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May Bond Policy Update

May 20, 2024

In this piece, we take key points from our firm's most recent Bond Policy Meeting and share them with our readers. Hopefully, this piece will provide some insight into the economy and fixed income markets and give you a sense of how our team is thinking about recent trends and developments.

Crawford Bond Policy

  • We believe high grade bond yields will continue to remain rangebound over the near term. Significant yield changes would necessitate meaningfully higher inflation data or substantial labor market deterioration.
  • There is likely more room for yield downside driven by weakening labor market and consumer data than upside driven by higher inflation.
  • We continue to believe a “no landing” economic scenario is very unlikely. Consequently, our policy has not changed in terms of being appropriately positioned for a “hard” or “soft landing.”
  • Our strategies are positioned to outperform in both scenarios based on sector weights (bias to agency/municipal/defensive corporates) and yield curve positioning (longer duration).

  • Our Core and Municipal strategies are positioned to:
    • Preserve capital with a strong bias to high quality (sector and issuer credit strength).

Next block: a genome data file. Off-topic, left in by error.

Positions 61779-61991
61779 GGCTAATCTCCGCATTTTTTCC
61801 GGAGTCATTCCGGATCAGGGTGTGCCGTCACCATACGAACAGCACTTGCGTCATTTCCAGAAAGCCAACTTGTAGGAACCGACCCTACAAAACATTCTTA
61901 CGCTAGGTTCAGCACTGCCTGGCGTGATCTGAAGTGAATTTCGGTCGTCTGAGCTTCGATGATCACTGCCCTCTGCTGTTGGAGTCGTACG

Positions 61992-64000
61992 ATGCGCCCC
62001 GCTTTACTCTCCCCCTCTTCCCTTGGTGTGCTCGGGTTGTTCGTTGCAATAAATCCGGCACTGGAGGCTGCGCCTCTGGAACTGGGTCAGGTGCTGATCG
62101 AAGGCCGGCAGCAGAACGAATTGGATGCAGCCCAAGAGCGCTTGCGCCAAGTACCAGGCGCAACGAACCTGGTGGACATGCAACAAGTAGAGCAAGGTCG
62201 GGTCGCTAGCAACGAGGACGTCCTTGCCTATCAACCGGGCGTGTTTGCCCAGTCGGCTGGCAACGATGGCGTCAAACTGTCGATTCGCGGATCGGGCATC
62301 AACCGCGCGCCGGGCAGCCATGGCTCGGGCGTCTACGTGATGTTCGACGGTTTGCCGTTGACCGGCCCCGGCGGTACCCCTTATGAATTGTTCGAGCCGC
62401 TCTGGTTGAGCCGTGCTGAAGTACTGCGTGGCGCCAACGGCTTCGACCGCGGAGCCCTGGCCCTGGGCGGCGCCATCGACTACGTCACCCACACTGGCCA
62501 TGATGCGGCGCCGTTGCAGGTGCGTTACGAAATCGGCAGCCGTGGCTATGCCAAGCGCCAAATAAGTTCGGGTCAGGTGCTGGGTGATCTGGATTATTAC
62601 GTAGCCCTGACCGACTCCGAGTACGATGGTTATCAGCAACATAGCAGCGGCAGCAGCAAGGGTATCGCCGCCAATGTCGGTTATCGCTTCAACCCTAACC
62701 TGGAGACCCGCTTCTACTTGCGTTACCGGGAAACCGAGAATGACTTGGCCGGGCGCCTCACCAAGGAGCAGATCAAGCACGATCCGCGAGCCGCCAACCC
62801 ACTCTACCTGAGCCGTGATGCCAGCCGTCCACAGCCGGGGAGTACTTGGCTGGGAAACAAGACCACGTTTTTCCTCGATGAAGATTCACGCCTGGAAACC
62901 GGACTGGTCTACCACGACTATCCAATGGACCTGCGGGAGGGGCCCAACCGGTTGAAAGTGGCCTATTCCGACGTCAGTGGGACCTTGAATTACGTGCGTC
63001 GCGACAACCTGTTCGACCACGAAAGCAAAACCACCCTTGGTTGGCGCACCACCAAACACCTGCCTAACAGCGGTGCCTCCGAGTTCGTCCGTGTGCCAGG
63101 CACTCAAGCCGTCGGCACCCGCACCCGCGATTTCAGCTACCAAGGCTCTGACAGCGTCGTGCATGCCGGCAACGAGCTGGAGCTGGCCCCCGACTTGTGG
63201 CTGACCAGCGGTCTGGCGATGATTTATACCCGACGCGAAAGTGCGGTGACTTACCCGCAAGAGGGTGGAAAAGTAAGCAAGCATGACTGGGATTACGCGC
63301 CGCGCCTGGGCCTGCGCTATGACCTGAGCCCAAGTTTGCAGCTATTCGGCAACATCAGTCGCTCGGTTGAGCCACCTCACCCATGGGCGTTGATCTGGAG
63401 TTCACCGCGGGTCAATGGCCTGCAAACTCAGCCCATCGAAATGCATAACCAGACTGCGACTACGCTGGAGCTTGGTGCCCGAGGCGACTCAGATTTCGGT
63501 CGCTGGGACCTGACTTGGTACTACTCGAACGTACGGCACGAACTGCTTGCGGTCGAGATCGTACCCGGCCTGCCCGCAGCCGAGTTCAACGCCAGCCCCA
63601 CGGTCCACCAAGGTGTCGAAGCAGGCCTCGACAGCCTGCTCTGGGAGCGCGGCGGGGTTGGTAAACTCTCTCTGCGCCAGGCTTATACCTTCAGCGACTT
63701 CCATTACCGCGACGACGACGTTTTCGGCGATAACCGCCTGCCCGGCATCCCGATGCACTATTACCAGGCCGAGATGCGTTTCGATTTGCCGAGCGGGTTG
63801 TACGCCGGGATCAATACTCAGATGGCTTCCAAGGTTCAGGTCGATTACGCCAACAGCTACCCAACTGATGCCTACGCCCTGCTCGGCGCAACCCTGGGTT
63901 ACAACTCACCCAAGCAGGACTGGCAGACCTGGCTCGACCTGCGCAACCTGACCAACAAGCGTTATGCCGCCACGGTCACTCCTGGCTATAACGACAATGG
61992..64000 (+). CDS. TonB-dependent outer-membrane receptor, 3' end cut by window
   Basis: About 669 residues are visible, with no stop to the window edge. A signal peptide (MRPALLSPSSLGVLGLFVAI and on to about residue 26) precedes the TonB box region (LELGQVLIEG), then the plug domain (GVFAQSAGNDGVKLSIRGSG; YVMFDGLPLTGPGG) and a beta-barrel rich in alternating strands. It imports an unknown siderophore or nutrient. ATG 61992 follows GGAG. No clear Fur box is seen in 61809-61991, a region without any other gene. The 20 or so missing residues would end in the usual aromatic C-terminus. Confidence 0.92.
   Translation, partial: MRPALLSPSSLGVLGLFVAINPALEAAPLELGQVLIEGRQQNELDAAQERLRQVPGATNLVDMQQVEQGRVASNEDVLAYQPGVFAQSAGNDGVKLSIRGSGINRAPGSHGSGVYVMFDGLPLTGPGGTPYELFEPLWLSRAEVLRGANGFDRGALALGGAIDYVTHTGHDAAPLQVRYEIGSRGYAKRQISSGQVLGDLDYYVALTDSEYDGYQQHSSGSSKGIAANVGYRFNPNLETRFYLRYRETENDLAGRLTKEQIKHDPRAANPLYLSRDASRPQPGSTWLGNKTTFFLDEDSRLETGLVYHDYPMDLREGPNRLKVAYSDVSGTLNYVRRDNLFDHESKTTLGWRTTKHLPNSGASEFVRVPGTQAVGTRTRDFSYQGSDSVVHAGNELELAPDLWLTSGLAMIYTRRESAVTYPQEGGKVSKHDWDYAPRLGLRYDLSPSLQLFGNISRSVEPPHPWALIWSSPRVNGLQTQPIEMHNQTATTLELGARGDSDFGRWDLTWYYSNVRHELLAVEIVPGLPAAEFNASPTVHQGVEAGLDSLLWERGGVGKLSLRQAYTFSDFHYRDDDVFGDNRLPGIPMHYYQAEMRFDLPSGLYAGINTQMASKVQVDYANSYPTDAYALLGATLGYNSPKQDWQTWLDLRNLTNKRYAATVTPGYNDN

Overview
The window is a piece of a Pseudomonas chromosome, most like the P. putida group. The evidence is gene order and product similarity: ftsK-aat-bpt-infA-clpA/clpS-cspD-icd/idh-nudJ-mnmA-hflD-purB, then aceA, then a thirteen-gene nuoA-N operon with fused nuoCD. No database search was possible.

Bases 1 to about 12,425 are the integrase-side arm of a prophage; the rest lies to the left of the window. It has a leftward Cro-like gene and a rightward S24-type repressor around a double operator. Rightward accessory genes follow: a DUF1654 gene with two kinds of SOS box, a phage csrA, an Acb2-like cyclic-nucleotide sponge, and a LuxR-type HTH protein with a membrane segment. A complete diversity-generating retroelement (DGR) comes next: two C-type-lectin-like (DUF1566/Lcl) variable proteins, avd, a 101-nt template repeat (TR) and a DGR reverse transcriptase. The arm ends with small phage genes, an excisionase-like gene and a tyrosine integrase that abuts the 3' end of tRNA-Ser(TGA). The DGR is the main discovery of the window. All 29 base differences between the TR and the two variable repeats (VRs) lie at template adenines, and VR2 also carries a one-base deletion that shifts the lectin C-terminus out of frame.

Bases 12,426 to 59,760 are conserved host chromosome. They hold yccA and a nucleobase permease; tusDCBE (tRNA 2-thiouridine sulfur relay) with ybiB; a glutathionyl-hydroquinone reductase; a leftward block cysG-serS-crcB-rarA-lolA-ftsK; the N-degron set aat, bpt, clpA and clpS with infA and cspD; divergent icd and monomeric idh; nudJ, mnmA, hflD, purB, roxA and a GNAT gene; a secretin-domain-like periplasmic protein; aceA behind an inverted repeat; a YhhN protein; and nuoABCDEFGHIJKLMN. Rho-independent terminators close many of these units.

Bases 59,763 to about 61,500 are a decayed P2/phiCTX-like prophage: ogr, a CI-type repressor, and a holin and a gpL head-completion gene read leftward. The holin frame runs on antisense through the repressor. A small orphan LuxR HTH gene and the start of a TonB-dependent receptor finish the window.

• Benefit from total return as rates adjust to a more balanced economic environment (yield curve positioning and maturity extension).
    • Produce a high level of current portfolio income (bias to higher-yielding spread sectors and above-average coupons).

Treasury Yields as of 5/8/2024 (Post-Fed Meeting)

  • Nominal U.S. Treasury security yields have moved higher across the curve between March and May Bond Policy meetings. This was primarily driven by a move higher in Real interest rates against a decline in inflation expectations (measured by TIPs Breakevens). 

  • This behavior reflected continued strong economic growth data, persistent inflationary readings above the Fed’s target level, and an increased likelihood that the Fed will maintain its current rate policy for longer than the market originally expected.

  • This was further illustrated in Fed Funds Futures which have dropped from approximately 6 cuts at the beginning of 2024, to 3 after the March Fed meeting, to 1, currently.

  • The 3-month/10-year and 2-year/10-year Treasury curves flattened 3 and 22 basis points, respectively, between Bond Policy meetings, reflecting the market's conviction for a “higher-for-longer” rate cycle, and the increased probability of a “no-landing” economic cycle, wherein current rate policy is neutral and longer-term interest rates adjust upward.

  • Bond yields will continue to be driven primarily by inflation and labor market data, which have the highest probability of influencing Fed rate policy. Secondary drivers include the rising likelihood of a U.S. Treasury supply glut as rising interest costs and persistent deficits support higher long-term yields. 

  • Recent labor market and consumer data indicate we may be at a turning point in the cycle where demand could soften, but inflation data has not demonstrated movement that would enable the Fed to shift policy.

Corporate Bond Market

  • Broad-based demand for high-grade corporates has continued despite record levels of new issue supply.